Non-fossil electricity made up 28% of generation in 2Q2018, an increase of 5 percentage points yoy from the prior quarter, due to increased springtime runoff (see Non-Fossil Generation). Adjusted for seasonality though, our non-fossil generation index declined 6.4%, meaning that 2Q2018 was seasonally low. These data reveal that even with double-digit yoy percentage increases in solar, wind, and nuclear generation, the large increase of overall electricity demand (up 8.3% from 2Q2017) as a result of renewed industrial activity required significant increases in thermal generation, mainly coal. Renewable sources are still insufficient to replace marginal growth in coal demand and are therefore a long way from replacing existing coal. However, there was some good news concerning renewables: “wasted” wind energy (meaning energy produced by wind turbines that is unable to be transferred to the nation’s electricity grid) held roughly constant with 1Q2017 levels at 9% and improved from 11% in 2Q2017 (see Wind Energy Curtailment). These data show that with the world’s largest installed wind fleet, China is getting better at managing the intermittent nature of renewable energy.

Finally, sales of new energy vehicles (NEVs) comprised 3.9% of total sales, a record high for the second quarter (see Sales of New Energy Vehicles). Even though NEVs remain a small share of the overall car market, generous subsidies are pushing the sector toward a self-sufficient critical mass by encouraging increased investments by automakers and supporting consumer purchases. Given that automobiles are another major driver of air pollution in big cities, this is a positive development.

China’s environmental policy toolbox is now familiar: the long-term aim is to switch the entire economic structure away from heavy industry while cleaning up energy sources and placing direct production limits on pollution sources in the short term.

Policy Analysis

In early July, China published its “2018–2020 Three-year Action Plan for Winning the Blue Sky War,” a follow-up to the previous air pollution action plan. The new action plan targets nitrous oxides (PM2.5) and volatile organic chemical reductions based on a 2015 baseline, similar to previous plans. New cities that were left out of the last action plan are included in the updated targets. Previously, heavily polluting steel production factories were merely shifted beyond the Beijing-Tianjin-Hebei metropolitan areas to circumvent pollution measurements. Expanding the reach of pollution mitigation makes such tactics harder and, therefore, should reduce nationwide emissions.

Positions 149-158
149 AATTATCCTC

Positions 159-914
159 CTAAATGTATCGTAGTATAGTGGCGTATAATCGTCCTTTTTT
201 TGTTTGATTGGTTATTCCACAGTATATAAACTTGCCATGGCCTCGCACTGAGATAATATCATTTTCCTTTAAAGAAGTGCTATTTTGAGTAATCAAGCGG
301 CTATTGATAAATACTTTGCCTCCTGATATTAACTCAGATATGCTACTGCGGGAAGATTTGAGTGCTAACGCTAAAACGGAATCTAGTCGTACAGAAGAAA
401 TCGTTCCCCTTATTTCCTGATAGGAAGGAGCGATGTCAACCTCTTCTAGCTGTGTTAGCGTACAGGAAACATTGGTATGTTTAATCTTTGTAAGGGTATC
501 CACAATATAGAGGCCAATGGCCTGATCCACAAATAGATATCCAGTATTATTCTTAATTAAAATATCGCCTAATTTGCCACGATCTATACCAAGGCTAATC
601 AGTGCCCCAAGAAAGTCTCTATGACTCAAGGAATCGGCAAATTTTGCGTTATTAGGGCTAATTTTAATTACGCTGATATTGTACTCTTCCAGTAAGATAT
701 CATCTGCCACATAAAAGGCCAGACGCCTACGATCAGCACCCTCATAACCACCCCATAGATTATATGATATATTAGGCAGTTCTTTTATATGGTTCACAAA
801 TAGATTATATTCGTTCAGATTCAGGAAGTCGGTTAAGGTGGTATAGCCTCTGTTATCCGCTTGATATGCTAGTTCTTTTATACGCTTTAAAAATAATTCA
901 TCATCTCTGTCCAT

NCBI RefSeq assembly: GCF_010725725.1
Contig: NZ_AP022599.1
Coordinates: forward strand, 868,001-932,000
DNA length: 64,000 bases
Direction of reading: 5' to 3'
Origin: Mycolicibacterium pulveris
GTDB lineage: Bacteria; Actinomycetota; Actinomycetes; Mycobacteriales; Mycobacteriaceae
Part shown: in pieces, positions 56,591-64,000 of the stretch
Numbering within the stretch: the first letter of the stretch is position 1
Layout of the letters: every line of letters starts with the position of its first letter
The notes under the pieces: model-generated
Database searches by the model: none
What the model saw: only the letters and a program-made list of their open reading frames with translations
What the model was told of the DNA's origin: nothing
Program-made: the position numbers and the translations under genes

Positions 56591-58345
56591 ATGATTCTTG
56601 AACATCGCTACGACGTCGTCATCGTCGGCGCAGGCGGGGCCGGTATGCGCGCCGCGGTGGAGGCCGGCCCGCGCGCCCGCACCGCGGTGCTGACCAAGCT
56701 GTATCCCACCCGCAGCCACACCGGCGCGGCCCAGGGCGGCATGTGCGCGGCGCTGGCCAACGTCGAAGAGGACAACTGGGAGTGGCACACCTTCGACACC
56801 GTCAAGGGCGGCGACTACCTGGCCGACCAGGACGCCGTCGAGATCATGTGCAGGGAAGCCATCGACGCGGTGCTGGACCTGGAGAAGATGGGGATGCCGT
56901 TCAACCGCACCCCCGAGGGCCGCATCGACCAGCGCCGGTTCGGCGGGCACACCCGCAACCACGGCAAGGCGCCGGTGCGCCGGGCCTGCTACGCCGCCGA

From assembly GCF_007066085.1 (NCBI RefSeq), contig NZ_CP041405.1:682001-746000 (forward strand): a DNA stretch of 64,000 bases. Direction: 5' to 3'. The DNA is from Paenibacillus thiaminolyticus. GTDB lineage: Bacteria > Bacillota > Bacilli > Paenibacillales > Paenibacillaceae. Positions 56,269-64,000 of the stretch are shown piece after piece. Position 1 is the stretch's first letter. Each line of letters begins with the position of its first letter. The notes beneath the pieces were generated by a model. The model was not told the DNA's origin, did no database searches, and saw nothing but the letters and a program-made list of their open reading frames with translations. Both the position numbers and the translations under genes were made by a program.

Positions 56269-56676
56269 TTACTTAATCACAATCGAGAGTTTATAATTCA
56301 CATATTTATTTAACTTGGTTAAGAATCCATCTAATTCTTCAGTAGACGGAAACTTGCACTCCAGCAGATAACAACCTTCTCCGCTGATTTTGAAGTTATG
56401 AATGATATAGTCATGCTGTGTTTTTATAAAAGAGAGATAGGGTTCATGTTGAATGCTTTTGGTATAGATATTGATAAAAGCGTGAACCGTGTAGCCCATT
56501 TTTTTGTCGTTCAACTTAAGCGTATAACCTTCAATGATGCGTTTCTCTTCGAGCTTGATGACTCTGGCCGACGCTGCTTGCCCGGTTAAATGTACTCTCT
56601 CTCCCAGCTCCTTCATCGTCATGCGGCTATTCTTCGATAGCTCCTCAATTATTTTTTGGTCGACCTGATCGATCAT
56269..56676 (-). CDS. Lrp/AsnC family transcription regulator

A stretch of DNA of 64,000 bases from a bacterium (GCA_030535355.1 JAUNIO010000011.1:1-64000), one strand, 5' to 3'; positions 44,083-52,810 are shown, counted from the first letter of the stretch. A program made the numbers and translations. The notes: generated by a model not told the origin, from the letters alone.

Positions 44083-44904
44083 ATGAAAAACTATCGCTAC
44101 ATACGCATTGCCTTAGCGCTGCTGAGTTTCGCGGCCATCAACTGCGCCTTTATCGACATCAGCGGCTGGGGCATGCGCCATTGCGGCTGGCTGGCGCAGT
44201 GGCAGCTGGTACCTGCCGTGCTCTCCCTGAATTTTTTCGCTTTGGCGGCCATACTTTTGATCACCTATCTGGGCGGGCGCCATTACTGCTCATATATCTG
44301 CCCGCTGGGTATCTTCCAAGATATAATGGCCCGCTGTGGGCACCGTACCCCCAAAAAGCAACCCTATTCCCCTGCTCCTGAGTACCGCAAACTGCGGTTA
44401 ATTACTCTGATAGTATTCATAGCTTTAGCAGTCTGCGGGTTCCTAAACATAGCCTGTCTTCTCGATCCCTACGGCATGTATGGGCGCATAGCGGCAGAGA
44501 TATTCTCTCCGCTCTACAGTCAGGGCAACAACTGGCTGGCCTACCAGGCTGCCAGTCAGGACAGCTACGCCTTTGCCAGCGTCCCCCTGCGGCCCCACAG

Specific targets are as follows: PM2.5 will be reduced 18% from 2015 levels by 2020, sulfur and nitrous oxides will be reduced by 15%, and days categorized as “severe” air pollution or worse will be reduced by 25% compared to 2015. The methods used to achieve these targets will likely be similar to those employed in winter 2017, including forcing polluting industries to shut down before key targets become due and forcing firms to switch from coal to natural gas for power.

During the review period, Beijing also confirmed that production cuts targeting air pollution would continue to be a key policy tool starting in October, ending in March 2019. The newly created Ministry of Ecological Environment (MEE) says that pollution efforts will be “more nuanced” and with more local control, as Beijing wants to avoid repeating the chaos of 4Q2017 when gas shortages left households and firms literally out in the cold. The MEE says that during the winter season, steel, coke, and other major polluters in the Jing-Jin-Ji will have to cut their production by 50%, while other firms are targeted to cut capacity by 30%. Rather than simply shutting down all polluting factories, however, the MEE states that local environmental and economic conditions will be taken into account. Despite these assurances, we largely still expect a similar policy implementation pattern as that of 2017 and 2018. As targets come due, coupled with the winter heating season, forced production cuts will likely be draconian. In the spring and summer, antipollution efforts are likely to slacken, as they did in this review period.

In June, the State Council also unveiled guidelines for water and soil pollution. The guidelines include goals that 70% of surface water is drinkable (grade II or better by Chinese standards) by 2020 and that 90% of polluted farmland be used safely. These targets are also consistent with previous goals. China’s environmental policy toolbox is now familiar: the long-term aim is to switch the entire economic structure away from heavy industry while cleaning up energy sources and placing direct production limits on pollution sources in the short term. The challenge for water is that water pollution is tougher to address than air pollution in this way because nonpoint sources (e.g., herbicides and pesticides picked up from runoff) play a larger role, reducing the effectiveness of acute policy interventions. According to the State Council, water policy will focus on limiting pollution from industry, livestock and poultry breeding, and domestic sewage treatment facilities, as well as the remediation of sewage outlets in river basins. The tactics include a mix of incentives and penalties, such as fining pollution violators while investing in water treatment facilities.

As we noted in our last edition, in June the National Development and Reform Commission (NDRC) announced new limits for small-scale solar deployment as well as cuts to solar subsidies. This is mainly due to the overwhelming success of previous solar deployment, which resulted in both heavy bills stemming from subsidies and inefficient deployment. Future development is likely to be slowed; however, solar power that is developed will likely be more efficiently utilized. Coupled with the ongoing U.S.-China trade war (see Trade), this is already putting numerous Chinese solar manufacturers in financial difficulties. Much like steel, even in “clean” industries, the Chinese government is pulled between reducing overcapacity and ensuring stable domestic economic conditions.